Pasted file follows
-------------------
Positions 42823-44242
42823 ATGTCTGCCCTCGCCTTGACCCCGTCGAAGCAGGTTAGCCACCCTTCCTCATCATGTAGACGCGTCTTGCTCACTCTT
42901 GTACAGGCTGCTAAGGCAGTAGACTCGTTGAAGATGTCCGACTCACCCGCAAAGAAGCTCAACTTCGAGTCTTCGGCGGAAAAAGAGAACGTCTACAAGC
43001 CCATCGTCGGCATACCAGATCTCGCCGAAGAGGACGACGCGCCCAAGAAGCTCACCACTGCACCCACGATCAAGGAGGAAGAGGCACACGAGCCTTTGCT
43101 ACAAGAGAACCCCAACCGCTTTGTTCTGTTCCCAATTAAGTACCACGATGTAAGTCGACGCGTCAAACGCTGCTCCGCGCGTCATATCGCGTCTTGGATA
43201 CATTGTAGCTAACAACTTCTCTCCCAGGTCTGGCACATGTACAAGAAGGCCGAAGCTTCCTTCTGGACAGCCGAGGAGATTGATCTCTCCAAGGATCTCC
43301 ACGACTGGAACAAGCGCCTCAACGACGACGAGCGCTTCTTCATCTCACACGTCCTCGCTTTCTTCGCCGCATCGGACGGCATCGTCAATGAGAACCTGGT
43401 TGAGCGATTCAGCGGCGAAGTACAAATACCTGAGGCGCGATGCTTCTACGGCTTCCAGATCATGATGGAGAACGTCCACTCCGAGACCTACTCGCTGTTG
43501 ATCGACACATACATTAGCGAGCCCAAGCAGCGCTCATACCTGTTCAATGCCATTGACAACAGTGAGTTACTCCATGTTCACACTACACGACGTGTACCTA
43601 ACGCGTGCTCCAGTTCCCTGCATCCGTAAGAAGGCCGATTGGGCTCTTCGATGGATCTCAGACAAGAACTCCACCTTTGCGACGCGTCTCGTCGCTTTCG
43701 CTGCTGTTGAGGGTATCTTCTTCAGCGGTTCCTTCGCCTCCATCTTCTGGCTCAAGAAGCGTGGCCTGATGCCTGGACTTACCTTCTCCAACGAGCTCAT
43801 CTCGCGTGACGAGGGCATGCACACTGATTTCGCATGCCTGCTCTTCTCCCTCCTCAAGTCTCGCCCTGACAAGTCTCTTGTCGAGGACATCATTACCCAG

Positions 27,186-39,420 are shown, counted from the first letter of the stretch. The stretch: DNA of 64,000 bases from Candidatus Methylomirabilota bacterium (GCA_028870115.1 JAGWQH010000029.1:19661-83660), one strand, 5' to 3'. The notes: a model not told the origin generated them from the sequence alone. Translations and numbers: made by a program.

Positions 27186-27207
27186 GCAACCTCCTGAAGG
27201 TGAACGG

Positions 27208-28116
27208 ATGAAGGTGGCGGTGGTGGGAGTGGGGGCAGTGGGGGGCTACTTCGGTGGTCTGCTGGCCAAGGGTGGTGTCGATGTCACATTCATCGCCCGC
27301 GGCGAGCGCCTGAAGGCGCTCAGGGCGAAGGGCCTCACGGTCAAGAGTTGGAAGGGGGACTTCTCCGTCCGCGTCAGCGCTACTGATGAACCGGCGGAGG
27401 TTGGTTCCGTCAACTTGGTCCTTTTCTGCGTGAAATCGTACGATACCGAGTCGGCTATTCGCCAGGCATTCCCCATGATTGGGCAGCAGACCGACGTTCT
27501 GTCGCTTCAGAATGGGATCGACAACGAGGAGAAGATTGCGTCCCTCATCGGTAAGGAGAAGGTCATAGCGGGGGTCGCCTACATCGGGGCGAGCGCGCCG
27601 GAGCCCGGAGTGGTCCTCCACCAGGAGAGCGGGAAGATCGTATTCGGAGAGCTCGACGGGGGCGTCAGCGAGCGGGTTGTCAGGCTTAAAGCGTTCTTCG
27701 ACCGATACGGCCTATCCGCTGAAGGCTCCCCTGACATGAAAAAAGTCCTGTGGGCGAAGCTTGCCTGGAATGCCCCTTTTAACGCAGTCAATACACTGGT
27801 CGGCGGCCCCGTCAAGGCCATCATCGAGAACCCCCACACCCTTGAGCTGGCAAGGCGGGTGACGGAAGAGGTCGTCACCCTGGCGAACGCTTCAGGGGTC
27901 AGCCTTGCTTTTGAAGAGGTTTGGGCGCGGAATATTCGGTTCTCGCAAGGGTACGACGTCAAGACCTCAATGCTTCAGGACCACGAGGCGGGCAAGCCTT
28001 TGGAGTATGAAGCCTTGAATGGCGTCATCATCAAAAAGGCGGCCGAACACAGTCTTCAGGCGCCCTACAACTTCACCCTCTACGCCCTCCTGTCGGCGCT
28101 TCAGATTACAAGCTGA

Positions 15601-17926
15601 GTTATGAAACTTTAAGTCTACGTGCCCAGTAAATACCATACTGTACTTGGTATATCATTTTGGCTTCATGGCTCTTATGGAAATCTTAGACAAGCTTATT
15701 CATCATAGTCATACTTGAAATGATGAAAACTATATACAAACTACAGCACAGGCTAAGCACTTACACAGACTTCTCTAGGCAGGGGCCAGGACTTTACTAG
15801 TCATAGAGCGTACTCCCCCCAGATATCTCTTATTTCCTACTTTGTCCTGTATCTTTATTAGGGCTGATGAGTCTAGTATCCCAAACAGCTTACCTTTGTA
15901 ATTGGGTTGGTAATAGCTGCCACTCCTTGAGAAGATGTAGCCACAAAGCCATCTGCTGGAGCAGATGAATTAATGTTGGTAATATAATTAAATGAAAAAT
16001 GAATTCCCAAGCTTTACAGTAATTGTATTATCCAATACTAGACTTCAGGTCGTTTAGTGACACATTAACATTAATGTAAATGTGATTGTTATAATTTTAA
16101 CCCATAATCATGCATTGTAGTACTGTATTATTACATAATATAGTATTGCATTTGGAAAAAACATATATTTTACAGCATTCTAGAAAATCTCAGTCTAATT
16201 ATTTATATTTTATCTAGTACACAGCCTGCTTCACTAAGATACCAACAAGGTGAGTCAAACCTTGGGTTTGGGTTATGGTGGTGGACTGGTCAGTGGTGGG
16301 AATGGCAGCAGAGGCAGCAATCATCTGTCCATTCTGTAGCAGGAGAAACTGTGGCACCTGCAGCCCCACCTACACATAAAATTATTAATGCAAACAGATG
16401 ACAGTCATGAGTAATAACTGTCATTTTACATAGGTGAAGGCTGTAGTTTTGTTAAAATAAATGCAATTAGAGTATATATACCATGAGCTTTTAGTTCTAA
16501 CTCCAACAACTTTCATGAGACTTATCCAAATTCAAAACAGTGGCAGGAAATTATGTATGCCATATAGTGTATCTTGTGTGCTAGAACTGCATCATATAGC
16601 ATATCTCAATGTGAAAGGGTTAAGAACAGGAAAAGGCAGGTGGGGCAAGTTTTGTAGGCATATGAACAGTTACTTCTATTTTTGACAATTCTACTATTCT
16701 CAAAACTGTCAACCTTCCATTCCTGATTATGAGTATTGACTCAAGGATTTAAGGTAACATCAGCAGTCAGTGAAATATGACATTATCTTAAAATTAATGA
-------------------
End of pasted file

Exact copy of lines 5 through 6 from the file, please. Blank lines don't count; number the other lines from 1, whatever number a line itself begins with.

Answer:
43101 ACAAGAGAACCCCAACCGCTTTGTTCTGTTCCCAATTAAGTACCACGATGTAAGTCGACGCGTCAAACGCTGCTCCGCGCGTCATATCGCGTCTTGGATA
43201 CATTGTAGCTAACAACTTCTCTCCCAGGTCTGGCACATGTACAAGAAGGCCGAAGCTTCCTTCTGGACAGCCGAGGAGATTGATCTCTCCAAGGATCTCC